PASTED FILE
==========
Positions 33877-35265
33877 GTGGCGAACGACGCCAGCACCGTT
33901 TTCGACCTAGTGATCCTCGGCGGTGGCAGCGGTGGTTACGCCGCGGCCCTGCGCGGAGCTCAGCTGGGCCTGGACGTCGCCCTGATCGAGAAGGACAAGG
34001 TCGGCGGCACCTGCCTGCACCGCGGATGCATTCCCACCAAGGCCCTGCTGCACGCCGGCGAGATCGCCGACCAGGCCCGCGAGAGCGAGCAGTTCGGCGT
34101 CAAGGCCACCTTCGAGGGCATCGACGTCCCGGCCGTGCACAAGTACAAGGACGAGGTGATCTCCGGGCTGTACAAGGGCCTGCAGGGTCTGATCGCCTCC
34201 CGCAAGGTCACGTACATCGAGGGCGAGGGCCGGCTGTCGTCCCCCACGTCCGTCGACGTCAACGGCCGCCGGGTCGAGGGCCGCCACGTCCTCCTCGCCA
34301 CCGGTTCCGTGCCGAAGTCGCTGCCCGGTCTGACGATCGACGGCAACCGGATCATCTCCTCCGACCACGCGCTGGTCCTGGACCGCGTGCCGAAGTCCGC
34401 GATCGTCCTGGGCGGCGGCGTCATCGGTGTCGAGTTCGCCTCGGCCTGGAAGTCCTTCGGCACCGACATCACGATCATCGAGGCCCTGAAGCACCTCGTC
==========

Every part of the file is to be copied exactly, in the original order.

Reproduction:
Positions 33877-35265
33877 GTGGCGAACGACGCCAGCACCGTT
33901 TTCGACCTAGTGATCCTCGGCGGTGGCAGCGGTGGTTACGCCGCGGCCCTGCGCGGAGCTCAGCTGGGCCTGGACGTCGCCCTGATCGAGAAGGACAAGG
34001 TCGGCGGCACCTGCCTGCACCGCGGATGCATTCCCACCAAGGCCCTGCTGCACGCCGGCGAGATCGCCGACCAGGCCCGCGAGAGCGAGCAGTTCGGCGT
34101 CAAGGCCACCTTCGAGGGCATCGACGTCCCGGCCGTGCACAAGTACAAGGACGAGGTGATCTCCGGGCTGTACAAGGGCCTGCAGGGTCTGATCGCCTCC
34201 CGCAAGGTCACGTACATCGAGGGCGAGGGCCGGCTGTCGTCCCCCACGTCCGTCGACGTCAACGGCCGCCGGGTCGAGGGCCGCCACGTCCTCCTCGCCA
34301 CCGGTTCCGTGCCGAAGTCGCTGCCCGGTCTGACGATCGACGGCAACCGGATCATCTCCTCCGACCACGCGCTGGTCCTGGACCGCGTGCCGAAGTCCGC
34401 GATCGTCCTGGGCGGCGGCGTCATCGGTGTCGAGTTCGCCTCGGCCTGGAAGTCCTTCGGCACCGACATCACGATCATCGAGGCCCTGAAGCACCTCGTC